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      A Guided Online and Mobile Self-Help Program for Individuals With Eating Disorders: An Iterative Engagement and Usability Study

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          Numerous digital health interventions have been developed for mental health promotion and intervention, including eating disorders. Efficacy of many interventions has been evaluated, yet knowledge about reasons for dropout and poor adherence is scarce. Most digital health intervention studies lack appropriate research design and methods to investigate individual engagement issues. User engagement and program usability are inextricably linked, making usability studies vital in understanding and improving engagement.


          The aim of this study was to explore engagement and corresponding usability issues of the Healthy Body Image Program—a guided online intervention for individuals with body image concerns or eating disorders. The secondary aim was to demonstrate the value of usability research in order to investigate engagement.


          We conducted an iterative usability study based on a mixed-methods approach, combining cognitive and semistructured interviews as well as questionnaires, prior to program launch. Two separate rounds of usability studies were completed, testing a total of 9 potential users. Thematic analysis and descriptive statistics were used to analyze the think-aloud tasks, interviews, and questionnaires.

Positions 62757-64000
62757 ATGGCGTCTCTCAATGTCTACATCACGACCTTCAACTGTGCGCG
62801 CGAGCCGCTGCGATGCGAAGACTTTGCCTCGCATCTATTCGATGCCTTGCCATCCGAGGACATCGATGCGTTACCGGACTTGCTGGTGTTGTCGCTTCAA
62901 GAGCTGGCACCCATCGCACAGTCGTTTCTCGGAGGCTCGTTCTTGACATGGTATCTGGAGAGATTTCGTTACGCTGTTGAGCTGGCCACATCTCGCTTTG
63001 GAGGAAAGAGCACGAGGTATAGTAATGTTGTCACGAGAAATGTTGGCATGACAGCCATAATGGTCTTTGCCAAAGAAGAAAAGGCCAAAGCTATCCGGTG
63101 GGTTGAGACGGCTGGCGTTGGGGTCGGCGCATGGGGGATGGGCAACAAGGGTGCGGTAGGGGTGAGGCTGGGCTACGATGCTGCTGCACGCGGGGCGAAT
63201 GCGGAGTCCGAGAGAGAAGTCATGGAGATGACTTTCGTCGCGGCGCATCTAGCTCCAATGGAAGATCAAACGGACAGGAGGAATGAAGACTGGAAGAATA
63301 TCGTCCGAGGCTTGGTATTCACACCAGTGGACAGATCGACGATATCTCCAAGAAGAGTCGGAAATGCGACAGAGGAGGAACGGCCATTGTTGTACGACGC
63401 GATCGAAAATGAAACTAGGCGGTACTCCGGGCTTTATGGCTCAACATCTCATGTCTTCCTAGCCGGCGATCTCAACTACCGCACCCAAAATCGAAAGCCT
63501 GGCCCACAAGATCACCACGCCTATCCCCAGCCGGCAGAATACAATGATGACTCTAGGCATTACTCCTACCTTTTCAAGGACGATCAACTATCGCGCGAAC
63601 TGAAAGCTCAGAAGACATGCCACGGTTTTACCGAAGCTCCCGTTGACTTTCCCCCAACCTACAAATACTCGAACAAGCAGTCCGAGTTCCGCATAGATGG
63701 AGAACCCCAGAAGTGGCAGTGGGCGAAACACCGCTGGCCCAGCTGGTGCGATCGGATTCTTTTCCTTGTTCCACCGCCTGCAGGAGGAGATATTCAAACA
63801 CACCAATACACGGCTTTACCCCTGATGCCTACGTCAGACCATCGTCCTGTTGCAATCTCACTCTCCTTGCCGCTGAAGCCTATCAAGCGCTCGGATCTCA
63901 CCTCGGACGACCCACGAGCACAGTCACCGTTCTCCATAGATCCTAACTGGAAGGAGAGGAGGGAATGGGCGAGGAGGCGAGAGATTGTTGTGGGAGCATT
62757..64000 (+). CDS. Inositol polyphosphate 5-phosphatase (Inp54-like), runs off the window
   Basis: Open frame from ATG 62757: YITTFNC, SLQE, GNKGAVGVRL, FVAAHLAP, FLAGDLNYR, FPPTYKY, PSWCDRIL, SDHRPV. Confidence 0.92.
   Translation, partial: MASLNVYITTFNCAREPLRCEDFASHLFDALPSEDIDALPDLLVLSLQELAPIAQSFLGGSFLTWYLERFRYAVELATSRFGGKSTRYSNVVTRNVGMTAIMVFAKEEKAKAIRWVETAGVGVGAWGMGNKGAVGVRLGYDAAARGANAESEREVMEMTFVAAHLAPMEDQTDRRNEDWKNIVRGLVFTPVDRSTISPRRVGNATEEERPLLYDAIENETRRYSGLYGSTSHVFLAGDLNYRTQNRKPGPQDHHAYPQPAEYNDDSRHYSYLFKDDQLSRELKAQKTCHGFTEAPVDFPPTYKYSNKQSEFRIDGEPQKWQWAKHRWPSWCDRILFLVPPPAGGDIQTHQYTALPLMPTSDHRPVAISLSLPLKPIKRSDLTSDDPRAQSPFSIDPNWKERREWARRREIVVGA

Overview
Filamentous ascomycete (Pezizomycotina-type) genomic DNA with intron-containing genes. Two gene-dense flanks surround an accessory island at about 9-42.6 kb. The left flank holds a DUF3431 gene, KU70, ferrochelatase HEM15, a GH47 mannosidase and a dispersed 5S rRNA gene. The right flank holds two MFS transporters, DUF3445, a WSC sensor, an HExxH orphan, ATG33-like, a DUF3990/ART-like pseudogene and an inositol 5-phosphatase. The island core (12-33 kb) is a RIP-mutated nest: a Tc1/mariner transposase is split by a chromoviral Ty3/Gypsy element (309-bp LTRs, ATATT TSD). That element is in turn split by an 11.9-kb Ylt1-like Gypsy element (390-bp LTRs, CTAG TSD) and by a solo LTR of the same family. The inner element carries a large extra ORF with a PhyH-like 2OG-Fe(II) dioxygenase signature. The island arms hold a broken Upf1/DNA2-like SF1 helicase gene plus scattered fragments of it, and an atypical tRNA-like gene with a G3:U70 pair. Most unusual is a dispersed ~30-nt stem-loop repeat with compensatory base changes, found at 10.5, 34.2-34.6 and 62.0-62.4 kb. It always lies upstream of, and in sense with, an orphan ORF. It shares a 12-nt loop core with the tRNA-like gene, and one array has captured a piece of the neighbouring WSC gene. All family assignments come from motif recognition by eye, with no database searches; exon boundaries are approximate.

Participants were satisfied with the overall usability of the program. The average usability score was 77.5/100 for the first test round and improved to 83.1/100 after applying modifications for the second iteration. The analysis of the qualitative data revealed five central themes: layout, navigation, content, support, and engagement conditions. The first three themes highlight usability aspects of the program, while the latter two highlight engagement issues. An easy-to-use format, clear wording, the nature of guidance, and opportunity for interactivity were important issues related to usability. The coach support, time investment, and severity of users’ symptoms, the program’s features and effectiveness, trust, anonymity, and affordability were relevant to engagement.


          This study identified salient usability and engagement features associated with participant motivation to use the Healthy Body Image Program and ultimately helped improve the program prior to its implementation. This research demonstrates that improvements in usability and engagement can be achieved by testing and adjusting intervention design and content prior to program launch. The results are consistent with related research and reinforce the need for further research to identify usage patterns and effective means for reducing dropout. Digital health research should include usability studies prior to efficacy trials to help create more user-friendly programs that have a higher likelihood of “real-world” adoption.

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          Most cited references 31

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          Social learning theory

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            Dropout from Internet-based treatment for psychological disorders.